Never mind the rumours that Boris Johnson met Sue Gray to discuss how to “manage” her report on the Covid-19 lockdown-busting Downing Street parties; he’s not likely to affect her verdict.
Apparently they only met to talk about whether she should publish images in her report – and he said it was a matter for her to decide on her own.
At the moment, it seems she is pushing for clearance to name the so-called ringleaders of the Partygate scandal, discussing with Civil Service human resources and legal teams, as well as trade unions, how explicitly she can point the finger.
That’s not the behaviour of someone who has taken orders not to rock the boat.
Indeed, avid scandal-watchers are bulk-buying popcorn in time for next week’s publication of her report, which promises to issue scathing criticism of senior political and Civil Service figures, calling into question why illegal social gatherings were allowed to take place.
But the real scandal appears to be the possibility that the Commons Privileges Committee is unlikely to report on whether Johnson intentionally misled Parliament over these parties until September.
The Committee has not yet met to decide who will chair the inquiry, after Labour’s Chris Bryant recused himself over [an] accusation of bias.
It is also unlikely to conclude its investigation before Parliament breaks up for summer recess in July, raising the prospect of Mr Johnson waiting until September at the earliest until the final verdict is delivered on Partygate.
The net result of all this delay has been to diffuse the strength of the scandal.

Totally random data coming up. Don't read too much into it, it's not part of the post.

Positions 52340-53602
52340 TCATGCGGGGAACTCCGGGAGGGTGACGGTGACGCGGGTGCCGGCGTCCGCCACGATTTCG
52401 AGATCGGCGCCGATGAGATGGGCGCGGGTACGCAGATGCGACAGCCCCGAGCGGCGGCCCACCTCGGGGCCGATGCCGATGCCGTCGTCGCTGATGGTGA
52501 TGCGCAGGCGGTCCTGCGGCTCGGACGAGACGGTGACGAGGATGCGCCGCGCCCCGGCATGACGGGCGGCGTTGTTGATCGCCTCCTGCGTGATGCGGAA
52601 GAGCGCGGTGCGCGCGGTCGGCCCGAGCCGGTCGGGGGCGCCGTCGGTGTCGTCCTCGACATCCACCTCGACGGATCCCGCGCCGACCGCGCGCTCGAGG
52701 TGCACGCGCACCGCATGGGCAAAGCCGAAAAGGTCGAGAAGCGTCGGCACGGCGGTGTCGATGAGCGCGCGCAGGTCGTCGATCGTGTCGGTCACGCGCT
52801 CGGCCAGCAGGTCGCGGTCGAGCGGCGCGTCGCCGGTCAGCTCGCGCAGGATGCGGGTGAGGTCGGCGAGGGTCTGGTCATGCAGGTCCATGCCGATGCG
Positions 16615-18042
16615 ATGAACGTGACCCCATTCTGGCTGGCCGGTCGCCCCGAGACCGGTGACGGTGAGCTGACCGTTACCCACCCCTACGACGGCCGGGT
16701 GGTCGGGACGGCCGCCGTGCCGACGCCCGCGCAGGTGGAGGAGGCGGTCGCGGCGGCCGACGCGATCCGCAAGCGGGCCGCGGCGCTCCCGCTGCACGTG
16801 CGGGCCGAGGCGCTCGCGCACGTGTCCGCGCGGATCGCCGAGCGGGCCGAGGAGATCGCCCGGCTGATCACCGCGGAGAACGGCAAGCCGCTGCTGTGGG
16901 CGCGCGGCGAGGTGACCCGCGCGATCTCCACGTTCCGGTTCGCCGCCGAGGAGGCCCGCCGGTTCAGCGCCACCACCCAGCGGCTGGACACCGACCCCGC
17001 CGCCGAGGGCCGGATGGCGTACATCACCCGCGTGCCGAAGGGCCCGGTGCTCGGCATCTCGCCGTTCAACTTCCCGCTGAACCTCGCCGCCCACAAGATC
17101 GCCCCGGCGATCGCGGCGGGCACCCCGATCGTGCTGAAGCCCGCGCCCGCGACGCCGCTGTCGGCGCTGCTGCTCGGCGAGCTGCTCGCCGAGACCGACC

Ms Gray was originally set to publish her expected-to-be-damning report in January, less than two months after claims came to light that Tory ministers and civil servants took part in illegal parties over a period of more than a year.
But she was delayed after Johnson’s fellow Balliol College, Oxford, alumnus Cressida Dick commissioned a Metropolitan Police inquiry into the allegations that has delayed matters for four months.
And in the meantime, MPs decided to hold their own inquiry into whether Johnson had broken the Ministerial Code. It is known that he repeatedly provided false information to the Commons about whether parties took place but the important question is whether he did so, knowing that his words were not true.
It is this inquiry that may push Johnson out of Downing Street, because knowingly misleading Parliament is a breach of the Ministerial Code for which the penalties go as far as expulsion from that assembly.
But if the verdict won’t be known until September, who will care?
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